Matter and Wi-Fi
Wi-Fi is widely available in almost all households and offices and connecting a Wi-Fi-enabled device to an existing network is a well-understood task. Wi-Fi enables high-bandwidth applications such as video/audio streaming and voice communication and provides a bridge to cloud connectivity. Matter is the first standardized application layer for Wi-Fi.
Matter and Thread
Matter also includes support for Thread, a secure, reliable, and energy-efficient mesh networking protocol that uses the Internet’s proven, open standards to create an Internet Protocol version 6 (IPv6) based mesh network. Mesh networks typically require a dedicated gateway or hub to interface between the home and the Internet. However, as an IP-based protocol, Thread eliminates this limitation.
In more detail, a Thread mesh network (Figure 2) comprises three types of devices: Border Routers, mesh extenders, and end devices.
Figure 2. This diagram illustrates a Thread mesh network as part of a Matter Smart Home network topology. It contains a Thread Border Router which connects the Thread mesh network to a home network and subsequently to the Internet, several Thread Mesh Extenders, and three battery-operated Thread End Devices. Image used courtesy of the Thread Group.
A Thread Border Router, embedded in a range of mains-powered devices like smart speakers or access points, securely and transparently connects Thread networks to other IP networks such as Wi-Fi or Ethernet.
Just like an access point does for Wi-Fi, a Thread Border Router from any brand can connect all Thread devices to a user’s network, eliminating the need for proprietary hubs or bridges.
Thread Mesh Extenders forward packets to other devices within the mesh network and extend the network to far corners of homes and buildings. These networks expand automatically as more devices are added to build a stronger, more reliable network. Additionally, Thread end devices connect to the mesh network but don't forward packages to other devices, which allows them to remain in a powered down mode and wake up periodically for messages from their parent device (mesh extender) to enable years of battery life.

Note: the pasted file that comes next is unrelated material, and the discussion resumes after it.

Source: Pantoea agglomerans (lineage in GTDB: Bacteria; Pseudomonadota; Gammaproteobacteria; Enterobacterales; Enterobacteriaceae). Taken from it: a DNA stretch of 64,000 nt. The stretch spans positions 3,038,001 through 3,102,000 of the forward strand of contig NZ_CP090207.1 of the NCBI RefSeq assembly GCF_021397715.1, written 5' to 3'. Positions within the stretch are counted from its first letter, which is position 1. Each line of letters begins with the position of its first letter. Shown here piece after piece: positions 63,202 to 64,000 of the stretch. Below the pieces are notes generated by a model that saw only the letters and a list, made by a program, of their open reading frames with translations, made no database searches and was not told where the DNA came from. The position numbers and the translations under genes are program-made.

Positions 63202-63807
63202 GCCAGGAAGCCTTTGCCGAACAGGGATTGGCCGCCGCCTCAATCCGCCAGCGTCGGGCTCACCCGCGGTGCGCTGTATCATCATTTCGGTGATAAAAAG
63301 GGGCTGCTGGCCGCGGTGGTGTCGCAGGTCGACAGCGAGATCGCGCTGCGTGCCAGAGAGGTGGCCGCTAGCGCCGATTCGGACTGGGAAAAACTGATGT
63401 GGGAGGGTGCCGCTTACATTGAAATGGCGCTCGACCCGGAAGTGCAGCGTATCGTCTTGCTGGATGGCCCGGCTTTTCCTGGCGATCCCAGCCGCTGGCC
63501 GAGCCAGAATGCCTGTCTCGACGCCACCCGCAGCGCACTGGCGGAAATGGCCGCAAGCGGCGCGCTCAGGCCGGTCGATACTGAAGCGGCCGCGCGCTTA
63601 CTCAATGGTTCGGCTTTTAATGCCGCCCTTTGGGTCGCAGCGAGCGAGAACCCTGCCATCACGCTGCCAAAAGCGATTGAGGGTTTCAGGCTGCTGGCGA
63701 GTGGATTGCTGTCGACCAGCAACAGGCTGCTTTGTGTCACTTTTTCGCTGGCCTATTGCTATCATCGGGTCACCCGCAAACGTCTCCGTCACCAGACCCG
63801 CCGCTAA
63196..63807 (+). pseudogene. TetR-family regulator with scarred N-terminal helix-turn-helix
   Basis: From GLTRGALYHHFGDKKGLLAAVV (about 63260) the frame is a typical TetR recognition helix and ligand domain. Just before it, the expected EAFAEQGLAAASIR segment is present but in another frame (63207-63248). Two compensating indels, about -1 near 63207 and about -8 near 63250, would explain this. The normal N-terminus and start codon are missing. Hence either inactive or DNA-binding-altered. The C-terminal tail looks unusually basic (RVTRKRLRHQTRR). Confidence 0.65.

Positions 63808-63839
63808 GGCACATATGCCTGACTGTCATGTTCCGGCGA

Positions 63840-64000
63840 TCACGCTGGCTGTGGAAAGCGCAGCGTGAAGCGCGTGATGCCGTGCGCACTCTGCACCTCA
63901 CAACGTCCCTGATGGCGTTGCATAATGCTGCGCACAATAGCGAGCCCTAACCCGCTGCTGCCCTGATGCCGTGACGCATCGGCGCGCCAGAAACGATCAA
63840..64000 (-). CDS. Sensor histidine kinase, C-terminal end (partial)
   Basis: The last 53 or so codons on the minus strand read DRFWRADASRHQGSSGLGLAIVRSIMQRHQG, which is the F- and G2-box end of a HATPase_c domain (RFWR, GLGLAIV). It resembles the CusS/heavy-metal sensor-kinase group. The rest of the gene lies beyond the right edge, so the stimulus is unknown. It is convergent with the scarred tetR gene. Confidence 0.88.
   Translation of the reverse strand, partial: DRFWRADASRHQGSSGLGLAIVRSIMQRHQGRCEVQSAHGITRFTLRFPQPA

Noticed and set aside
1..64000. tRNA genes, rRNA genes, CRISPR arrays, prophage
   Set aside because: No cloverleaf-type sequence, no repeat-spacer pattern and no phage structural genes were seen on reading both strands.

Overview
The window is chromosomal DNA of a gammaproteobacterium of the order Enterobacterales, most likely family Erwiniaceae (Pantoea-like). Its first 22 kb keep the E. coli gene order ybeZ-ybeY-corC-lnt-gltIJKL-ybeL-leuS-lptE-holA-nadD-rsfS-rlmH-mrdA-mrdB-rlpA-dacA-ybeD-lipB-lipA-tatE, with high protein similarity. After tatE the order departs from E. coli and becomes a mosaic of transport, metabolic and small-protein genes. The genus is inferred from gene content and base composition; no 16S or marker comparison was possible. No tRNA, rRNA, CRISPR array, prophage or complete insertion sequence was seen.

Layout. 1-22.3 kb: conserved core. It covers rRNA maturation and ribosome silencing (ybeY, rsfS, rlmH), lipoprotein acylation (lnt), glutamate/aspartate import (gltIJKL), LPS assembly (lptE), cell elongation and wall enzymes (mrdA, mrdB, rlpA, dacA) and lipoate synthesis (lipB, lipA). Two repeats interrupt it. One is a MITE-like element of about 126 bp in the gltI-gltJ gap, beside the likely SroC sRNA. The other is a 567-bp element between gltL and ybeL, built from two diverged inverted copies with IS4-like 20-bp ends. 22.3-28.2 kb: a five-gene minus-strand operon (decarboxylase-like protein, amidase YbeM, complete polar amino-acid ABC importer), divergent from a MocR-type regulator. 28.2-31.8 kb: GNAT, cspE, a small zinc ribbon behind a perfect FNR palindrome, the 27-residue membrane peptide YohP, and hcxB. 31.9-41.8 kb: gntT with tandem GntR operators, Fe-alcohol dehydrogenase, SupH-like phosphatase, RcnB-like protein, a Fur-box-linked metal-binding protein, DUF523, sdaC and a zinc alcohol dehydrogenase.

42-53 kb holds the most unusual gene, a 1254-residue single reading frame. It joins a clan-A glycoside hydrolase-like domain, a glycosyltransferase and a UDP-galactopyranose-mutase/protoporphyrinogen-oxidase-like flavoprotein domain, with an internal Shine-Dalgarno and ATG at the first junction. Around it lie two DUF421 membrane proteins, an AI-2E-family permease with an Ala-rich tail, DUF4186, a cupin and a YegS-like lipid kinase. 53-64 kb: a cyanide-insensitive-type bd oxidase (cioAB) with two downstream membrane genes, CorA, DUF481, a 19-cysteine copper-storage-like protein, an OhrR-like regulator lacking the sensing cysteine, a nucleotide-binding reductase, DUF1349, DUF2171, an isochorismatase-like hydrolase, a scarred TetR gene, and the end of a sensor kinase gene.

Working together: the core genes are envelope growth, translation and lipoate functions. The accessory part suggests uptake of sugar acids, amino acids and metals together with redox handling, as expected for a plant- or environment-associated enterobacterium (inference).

A Thread network is self-forming, self-managing and self-healing with no single point of failure making it robust, resilient, and simple to use.
Any line-powered smart device, for example, a sound bar or home router, can embed a Thread Border Router adding the capability to connect a Thread network to other IP networks. Ultra-low-power Thread End Devices, such as smart sensors, can establish a connection to the cloud through a Thread Border Router and have years of battery life.
Therefore, Matter leverages Thread as a low-power IPv6 communication channel for low-data-bandwidth applications, for example, battery-operated IoT sensors. Due to its nature, a Thread-based mesh network allows for easy addition and removal of end devices, which benefits customers. Line-powered Thread border routers allow the Thread network to connect to other IP networks.
Four Key Benefits of Using Matter
Matter aims to make connectivity simple, secure, reliable, and seamless. Below are four fundamental benefits of Matter to ensure that all compatible devices will be interoperable and give end-users a plug-and-play-like experience.
1. Uses IPv6 as a Basis for Connectivity
Using IPv6 as a basis for connectivity enables Matter to build upon tested and proven IP-based networks that are already widely available today. Additionally, IPv6 enables Matter to utilize multiple network interfaces at the network layer without the need for higher-layer software.
2. Defines a Uniform Framework and Model for Smart Home Infrastructure
Matter creates a clear set of definitions describing what a device is and its standard set of parameters. This uniform description allows compatible devices to communicate with each other regardless of the manufacturer. Matter also defines the process for onboarding devices to a network and maintaining support for deployed devices through over-the-air software updates.
3. Builds Upon an Existing Foundation of Market-proven Security Algorithms
By leveraging the Internet Protocol, Matter can build upon a solid existing foundation of market-proven security algorithms and infrastructure that can handle routing, switching, and firewalling tasks as well as end-to-end security. You can see an example in Figure 3.
Figure 3. In this example, a user scans the QR code of a matter-compatible device using their smartphone. Once an additional cloud-authentication step is successful, the device becomes part of the Matter network and it can communicate with other participating devices securely. Image used courtesy of NXP.
While these ideas are not new to the smart home sphere, Matter aims to create a uniform, secure basis that all manufacturers can follow. Matter authenticates devices before onboarding them to the Matter network to ensure that joining devices are who they say they are and have the authorization to join the network. Matter also maintains secure connections, protects every message, and enables secure over-the-air updates. As an open-source standard, there is transparency in the developer community.
4. Focuses on Simplicity and Reliability